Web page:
As time goes on, netbooks are getting more and more popular. These small, cheap, portable computers are gaining popularity in situations where you want the flexibility of a laptop, but don’t need the raw power or price tag of a high-end machine. Some come with Windows, some come with Linux. Unfortunately, the pre-installed Linux on some netbooks can be lacking in quality and features. For those who aren’t satisfied with the default OS on their netbook, Ubuntu has created Ubuntu Netbook Remix.
As the name implies, it’s Ubuntu with some tweaks to make the size and speed of the OS more appropriate to the hardware you’ll find in your average netbook. The most noticable difference is that they’ve completely re-skinned the standard Gnome desktop into something more closely resembling Gnome Shell than the Gnome you’re used to.
Preparing USB Media
Since many netbooks have no CD/DVD drives, you’ll need a USB thumb drive (1GB minimum) to perform the installation. The second thing you’ll need is the image file that we’ll be putting on the thumb drive, which can be downloaded here. The requirements for UNR list an Intel Atom processor for CPU, however I am writing this from UNR running on a Core 2 Duo so it seems the Atom is the “minimum” CPU, not necessarily the only supported type.
Installation will proceed in 2 steps. First, we put the live image on the USB stick (using Linux, Windows, or Mac) then we insert the USB stick into the netbook and install to the netbook’s hard drive. The USB stick is the temporary storage, replacing the CDROM in a typical Linux install.
Linux – Ubuntu
If you’re copying the image file to the USB drive from an Ubuntu system, you need the usb-imagewriter package. Ubuntu users can install it from the repositories with apt-get/aptitude/synaptic like any other package. With apt-get, it would look like:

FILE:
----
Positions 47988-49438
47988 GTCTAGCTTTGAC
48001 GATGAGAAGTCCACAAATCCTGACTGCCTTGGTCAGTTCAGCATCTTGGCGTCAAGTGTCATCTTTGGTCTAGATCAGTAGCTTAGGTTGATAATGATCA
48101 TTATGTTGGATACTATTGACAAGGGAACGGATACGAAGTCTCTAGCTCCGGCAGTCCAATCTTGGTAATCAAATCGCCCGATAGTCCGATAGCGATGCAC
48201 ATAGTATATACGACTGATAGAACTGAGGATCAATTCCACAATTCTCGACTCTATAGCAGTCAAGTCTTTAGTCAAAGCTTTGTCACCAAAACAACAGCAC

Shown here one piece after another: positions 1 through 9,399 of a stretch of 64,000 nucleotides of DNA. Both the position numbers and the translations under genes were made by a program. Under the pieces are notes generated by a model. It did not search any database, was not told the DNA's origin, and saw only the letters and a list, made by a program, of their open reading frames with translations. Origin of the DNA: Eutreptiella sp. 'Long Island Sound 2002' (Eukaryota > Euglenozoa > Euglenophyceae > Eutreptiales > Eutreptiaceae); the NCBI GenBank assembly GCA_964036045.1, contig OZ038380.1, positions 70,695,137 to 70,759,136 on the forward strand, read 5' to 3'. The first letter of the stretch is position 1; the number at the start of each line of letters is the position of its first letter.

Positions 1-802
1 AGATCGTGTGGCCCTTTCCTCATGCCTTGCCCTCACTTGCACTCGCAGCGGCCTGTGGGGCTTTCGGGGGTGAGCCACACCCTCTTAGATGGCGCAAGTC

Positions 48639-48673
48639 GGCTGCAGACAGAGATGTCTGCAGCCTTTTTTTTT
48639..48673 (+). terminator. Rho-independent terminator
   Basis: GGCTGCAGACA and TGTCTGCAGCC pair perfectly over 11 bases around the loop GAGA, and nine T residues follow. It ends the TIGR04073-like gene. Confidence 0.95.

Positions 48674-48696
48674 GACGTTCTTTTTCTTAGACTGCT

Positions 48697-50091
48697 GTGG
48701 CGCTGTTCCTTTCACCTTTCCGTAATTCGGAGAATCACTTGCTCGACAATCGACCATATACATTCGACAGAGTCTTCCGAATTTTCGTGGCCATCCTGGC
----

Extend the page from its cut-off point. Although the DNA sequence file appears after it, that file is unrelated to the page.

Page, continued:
or simply click here to install it in your computer.
Once installed run the program from Applications -> Accessories -> Image Writer.
Choose the image file downloaded earlier, and the device it’ll write to (your USB drive). THIS WILL WIPE ANY DATA CURRENTLY ON THE USB DRIVE. Click Write when ready. Once it’s done, you’re ready to plug the thumb drive into the netbook and proceed to the Installation section.
Details for writing the image from other operating systems can be found at the Ubuntu Netbook Remix website.
Once the image file has been written to the drive, it’s time to take it to your netbook. Shut down the netbook, plug in our newly formatted drive, and turn it back on. On some netbooks, you may need to manually specify that you want to boot from the USB drive instead of the netbook’s internal storage. If this is the case, you can normally set the boot order in the netbook’s BIOS settings. Some even have a option when first started, that says something like “Press F12 for boot menu”.
Here’s what we’ve all been waiting for. Once booted, you won’t see the normal Gnome desktop. Instead, you’ll get a custom desktop menu system devised specifically for UNR. Regular MakeTechEasier readers will immediately notice the resemblance between UNR’s menu system and that of Gnome Shell.
Your normal panel on top has been replaced by a black bar containing some of the items normally seen in Gnome’s panel, such as the Network Manager, clock, and power management applet.
When you run any app from the new menu system, it will automatically be maximized to fill the entire screen. Instead of having a box for each running application filling up the panel, UNR gives each app an icon next to the menu button, and the rest of the screen space is used for the title bar of the currently active (maximized) window. Here, for example, is my top bar while running Firefox, Rhythmbox, and The Gimp.
Some whitespace in the titlebar was removed to avoid shrinking the image and losing clarity.